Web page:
ON the day that Team GB’s kit for the Rio Games was showcased by some of Britain’s finest medal hopefuls, as the likes of Jessica Ennis-Hill and Tom Daley posed for the cameras, British cyclists who have qualified for the Games might well have been forgiven for not posting any fashionable snaps of themselves on social media.
It was, in truth, hardly worth celebrating a bit of lavish Stella McCartney-designed lycra on the day that Shane Sutton, the technical director of British Cycling, resigned from his role – less than 100 days to go before the start of the Games in Rio.
After a long week in the media glare, the 58-year-old Australian, who took over from the retired talisman Sir Dave Brailsford, has been accused of making sexist and derogatory remarks about Jess Varnish and Paralympic cyclists respectively. The British Cycling board took the decision to suspend him on Wednesday after one paralympian, Darren Kenny, revealed that he heard members of the British disability team referred to as “gimps”.
Jess Varnish, in light of narrowly missing out on Rio qualification last week, spoke out about the sexism that she had supposedly received from Sutton, who allegedly told her to “go and have a baby” and made comments about her body shape, sparking heated reactions from fellow GB cyclists. Fellow Olympian Victoria Pendleton – who partnered Varnish in London 2012 – and Nicole Cook, the 2008 road race champion, both individually criticised British Cycling subsequent to Varnish’s revelations. Pendleton mounted an attack, claiming in The Daily Telegraph that she never felt as “respected” as her male peers whilst racing, and revealed that British Cycling had made her “miserable” for years, whilst Cooke said she could “sympathize” with Varnish.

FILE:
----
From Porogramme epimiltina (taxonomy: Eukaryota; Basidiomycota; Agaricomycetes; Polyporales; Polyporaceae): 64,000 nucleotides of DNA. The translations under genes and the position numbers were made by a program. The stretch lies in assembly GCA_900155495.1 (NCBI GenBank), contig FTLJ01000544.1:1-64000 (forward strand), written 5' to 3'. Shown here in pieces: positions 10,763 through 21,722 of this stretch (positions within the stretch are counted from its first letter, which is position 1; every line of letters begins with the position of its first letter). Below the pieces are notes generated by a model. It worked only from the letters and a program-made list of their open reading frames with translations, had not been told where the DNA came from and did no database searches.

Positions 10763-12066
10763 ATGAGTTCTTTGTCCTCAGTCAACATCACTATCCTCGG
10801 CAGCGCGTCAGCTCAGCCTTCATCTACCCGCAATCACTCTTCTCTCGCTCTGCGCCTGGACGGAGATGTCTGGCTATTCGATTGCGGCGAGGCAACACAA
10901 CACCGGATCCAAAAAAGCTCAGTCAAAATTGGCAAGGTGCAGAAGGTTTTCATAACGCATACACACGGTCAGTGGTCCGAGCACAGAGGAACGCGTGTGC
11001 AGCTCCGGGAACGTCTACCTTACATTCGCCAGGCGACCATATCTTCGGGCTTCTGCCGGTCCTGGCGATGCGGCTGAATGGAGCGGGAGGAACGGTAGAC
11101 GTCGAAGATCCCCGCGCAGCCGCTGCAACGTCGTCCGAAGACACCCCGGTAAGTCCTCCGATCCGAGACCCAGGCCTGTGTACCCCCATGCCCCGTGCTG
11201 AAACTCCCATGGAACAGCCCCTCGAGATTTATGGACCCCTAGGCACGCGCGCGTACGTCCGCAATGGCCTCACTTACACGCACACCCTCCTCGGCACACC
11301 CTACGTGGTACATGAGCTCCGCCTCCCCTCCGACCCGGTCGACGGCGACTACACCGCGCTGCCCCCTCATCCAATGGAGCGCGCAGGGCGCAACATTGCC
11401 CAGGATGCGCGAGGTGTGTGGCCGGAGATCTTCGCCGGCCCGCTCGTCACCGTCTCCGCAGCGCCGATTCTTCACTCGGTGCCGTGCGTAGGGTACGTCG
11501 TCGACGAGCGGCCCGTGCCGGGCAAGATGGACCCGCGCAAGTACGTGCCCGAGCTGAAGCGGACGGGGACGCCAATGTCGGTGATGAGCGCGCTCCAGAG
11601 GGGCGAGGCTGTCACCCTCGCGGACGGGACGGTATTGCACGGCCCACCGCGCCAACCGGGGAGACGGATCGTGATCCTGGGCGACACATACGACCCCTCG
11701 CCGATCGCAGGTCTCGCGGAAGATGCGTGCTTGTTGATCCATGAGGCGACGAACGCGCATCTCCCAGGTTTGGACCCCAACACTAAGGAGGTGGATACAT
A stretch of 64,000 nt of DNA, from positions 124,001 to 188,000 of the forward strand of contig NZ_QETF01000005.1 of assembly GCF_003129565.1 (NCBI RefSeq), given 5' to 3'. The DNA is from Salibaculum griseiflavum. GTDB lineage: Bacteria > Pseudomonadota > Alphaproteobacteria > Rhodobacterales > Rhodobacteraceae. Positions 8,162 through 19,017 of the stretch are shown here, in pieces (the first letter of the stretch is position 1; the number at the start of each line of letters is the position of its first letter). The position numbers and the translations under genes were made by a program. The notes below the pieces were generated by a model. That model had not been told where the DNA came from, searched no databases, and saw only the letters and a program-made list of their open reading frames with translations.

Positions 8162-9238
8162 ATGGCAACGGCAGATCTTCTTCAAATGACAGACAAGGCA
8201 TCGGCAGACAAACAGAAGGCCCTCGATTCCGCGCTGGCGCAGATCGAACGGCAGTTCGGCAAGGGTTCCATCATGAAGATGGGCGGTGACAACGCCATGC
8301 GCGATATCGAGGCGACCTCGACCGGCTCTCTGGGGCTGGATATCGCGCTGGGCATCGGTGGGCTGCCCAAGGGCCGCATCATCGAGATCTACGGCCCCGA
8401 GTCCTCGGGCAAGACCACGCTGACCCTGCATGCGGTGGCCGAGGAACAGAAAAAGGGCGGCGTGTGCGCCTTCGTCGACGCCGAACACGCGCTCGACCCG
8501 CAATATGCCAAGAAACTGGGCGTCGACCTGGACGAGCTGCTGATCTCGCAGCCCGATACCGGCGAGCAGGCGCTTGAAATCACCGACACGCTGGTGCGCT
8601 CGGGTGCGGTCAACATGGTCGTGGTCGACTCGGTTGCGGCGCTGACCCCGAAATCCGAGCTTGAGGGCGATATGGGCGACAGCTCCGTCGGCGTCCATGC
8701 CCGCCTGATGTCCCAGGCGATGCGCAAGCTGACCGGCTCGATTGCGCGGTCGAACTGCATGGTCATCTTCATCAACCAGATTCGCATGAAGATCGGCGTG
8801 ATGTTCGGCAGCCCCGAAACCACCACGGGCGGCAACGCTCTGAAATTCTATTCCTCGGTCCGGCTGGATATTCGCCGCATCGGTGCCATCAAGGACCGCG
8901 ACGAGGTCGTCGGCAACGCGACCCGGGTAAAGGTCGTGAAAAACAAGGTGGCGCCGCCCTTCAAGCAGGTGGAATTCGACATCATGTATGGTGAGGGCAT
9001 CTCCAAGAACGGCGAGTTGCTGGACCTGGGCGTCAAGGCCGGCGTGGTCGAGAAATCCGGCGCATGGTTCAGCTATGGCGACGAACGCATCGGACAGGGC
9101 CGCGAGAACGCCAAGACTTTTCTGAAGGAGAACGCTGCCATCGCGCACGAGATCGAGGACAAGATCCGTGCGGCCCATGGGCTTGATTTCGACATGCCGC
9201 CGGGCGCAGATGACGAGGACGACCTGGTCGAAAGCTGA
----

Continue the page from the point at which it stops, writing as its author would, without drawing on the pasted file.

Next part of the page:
Sutton said that allegations against him had “become a distraction” and he had stepped down “in the best interests of British Cycling”.
Whether Varnish’s claims are true or not, a grey shadow has, for now, been cast over British Cycling. The race now is not to immediately find a replacement director (although another Sir Dave Brailsford wouldn’t go amiss), but to establish why a 25-year-old female felt compelled to speak out about her experience in a sport which, although ostensibly male-orientated, has produced the stars who are currently on top of their game – particularly Laura Trott and Otley-born World Series 2016 leader Lizzie Armitstead.
Is this just a case of a grumpy girl who wants to kick up a fuss over failing to qualify for Rio and others who want to jump on the complaints’ bandwagon? Or does British Cycling have two serious cases to review? According to its chief executive, Sir Ian Drake, British Cycling is “not in crisis” despite Sutton’s departure. If it’s not in crisis, the sport which brought home Team GB eight golds in Beijing – a feat which it emulated in London four years ago – has suddenly found itself with a lot of questions to answer.
Featured image: Future Sport